Sixteen private sector companies are also partners in the Centre to ensure that any commercialization opportunities are realized. The Scientific Director of CCEC is Wayne Parker.
Centre for Advanced Materials Joining (CAMJ)
Established in 2008, CAMJ enjoys an international reputation in research and education in the field of advanced materials joining, including microjoining and nanojoining, across a broad spectrum of research areas, such as process development and optimization, joint performance and properties, and process monitoring and control. CAMJ serves many private sectors, such as electrical, electronics, medical, automotive, nuclear, aviation and aerospace industries. The Executive Director of CAMJ is Norman Zhou.
Centre for Pattern Analysis and Machine Intelligence (CPAMI)
CPAMI conducts multidisciplinary research and development in six areas related to intelligent systems and data analysis: robotics and autonomous systems, cooperative intelligent systems, human-machine interaction, pattern recognition and image analysis, data mining and knowledge discovery, and machine perception. The centre interdisciplinary in nature, bringing together experts from artificial intelligence, computer science, software engineering, cognitive science, electrical and computer engineering, mechanical and mechatronics engineering, systems design engineering, civil engineering, management sciences, chemical engineering, mathematics, and statistics.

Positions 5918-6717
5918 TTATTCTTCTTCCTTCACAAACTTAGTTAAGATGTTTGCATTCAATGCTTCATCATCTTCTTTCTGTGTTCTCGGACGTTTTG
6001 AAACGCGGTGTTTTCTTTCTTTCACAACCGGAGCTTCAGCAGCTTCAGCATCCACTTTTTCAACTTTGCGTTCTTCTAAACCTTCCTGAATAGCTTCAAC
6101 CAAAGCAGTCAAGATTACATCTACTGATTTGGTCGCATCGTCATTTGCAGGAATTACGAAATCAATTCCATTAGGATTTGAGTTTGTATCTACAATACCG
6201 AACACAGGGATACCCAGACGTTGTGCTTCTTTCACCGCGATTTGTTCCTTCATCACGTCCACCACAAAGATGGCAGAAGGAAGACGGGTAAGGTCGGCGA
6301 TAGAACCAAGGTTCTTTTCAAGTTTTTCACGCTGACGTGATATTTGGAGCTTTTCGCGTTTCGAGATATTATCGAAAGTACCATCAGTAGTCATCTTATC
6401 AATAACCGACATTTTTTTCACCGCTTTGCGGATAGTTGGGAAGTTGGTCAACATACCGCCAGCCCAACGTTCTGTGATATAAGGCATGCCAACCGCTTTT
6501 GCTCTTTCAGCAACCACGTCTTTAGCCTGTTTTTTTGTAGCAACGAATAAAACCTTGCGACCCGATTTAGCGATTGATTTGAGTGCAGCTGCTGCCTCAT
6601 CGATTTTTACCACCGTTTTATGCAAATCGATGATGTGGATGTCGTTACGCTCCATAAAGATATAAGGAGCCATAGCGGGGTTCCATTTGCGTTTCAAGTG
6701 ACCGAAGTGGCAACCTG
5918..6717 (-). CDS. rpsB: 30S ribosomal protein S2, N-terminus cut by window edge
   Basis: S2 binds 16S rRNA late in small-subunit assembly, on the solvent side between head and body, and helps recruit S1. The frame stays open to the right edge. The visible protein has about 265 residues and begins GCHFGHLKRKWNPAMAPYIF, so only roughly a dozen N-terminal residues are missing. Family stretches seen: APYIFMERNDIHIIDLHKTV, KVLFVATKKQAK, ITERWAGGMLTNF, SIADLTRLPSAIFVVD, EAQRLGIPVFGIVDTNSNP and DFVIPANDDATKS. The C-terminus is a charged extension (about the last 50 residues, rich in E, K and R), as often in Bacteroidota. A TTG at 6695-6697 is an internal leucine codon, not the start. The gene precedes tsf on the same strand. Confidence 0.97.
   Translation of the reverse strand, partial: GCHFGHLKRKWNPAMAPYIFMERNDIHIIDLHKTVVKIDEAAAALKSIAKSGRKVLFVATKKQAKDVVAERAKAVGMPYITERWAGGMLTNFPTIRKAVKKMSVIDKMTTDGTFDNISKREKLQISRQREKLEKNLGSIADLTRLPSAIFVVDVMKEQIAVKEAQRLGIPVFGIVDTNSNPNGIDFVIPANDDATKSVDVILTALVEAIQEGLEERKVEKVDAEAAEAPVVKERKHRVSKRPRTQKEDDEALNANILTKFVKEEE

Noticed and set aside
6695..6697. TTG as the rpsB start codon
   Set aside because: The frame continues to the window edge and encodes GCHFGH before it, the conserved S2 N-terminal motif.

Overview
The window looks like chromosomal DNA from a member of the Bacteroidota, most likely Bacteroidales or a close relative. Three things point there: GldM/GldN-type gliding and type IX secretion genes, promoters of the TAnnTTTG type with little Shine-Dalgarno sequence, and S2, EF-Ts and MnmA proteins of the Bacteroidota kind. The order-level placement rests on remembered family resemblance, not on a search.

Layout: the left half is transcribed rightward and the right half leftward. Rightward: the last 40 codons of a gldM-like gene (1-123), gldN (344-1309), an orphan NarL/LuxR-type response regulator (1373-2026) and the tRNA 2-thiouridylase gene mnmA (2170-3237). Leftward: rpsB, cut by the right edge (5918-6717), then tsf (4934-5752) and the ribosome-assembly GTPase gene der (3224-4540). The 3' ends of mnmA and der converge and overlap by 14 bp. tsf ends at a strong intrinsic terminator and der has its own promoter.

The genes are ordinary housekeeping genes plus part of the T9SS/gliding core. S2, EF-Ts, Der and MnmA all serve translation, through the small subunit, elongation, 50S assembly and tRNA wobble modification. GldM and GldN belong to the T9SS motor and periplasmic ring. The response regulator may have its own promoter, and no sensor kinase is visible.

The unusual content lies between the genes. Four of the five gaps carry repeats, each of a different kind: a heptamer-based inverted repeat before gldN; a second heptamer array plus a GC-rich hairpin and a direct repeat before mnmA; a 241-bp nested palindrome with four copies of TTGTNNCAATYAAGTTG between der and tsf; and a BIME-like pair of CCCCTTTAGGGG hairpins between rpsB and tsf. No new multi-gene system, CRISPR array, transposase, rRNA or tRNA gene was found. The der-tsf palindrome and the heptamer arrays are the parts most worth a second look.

In collaboration with industrial partners and fellow research centres at the University of Waterloo, CPAMI investigates real world issues impacting public security, manufacturing, transportation, assistive environments for seniors and people with disabilities, communication, eLearning, finance and web services.
Centre for Pavement and Transportation Technology (CPATT)
Established in 2005, involves an integrated program of field and laboratory research in pavement and transportation areas. CPATT's research work focuses on conventional pavement technology, often through the application of technologies from other disciplines. Examples include the deployment of advanced wireless technologies for automatic field data collection and generation of pavement performance data bases, all of which are essential for pavement engineering modelling and management. The Executive Director of CPATT is Susan Tighe.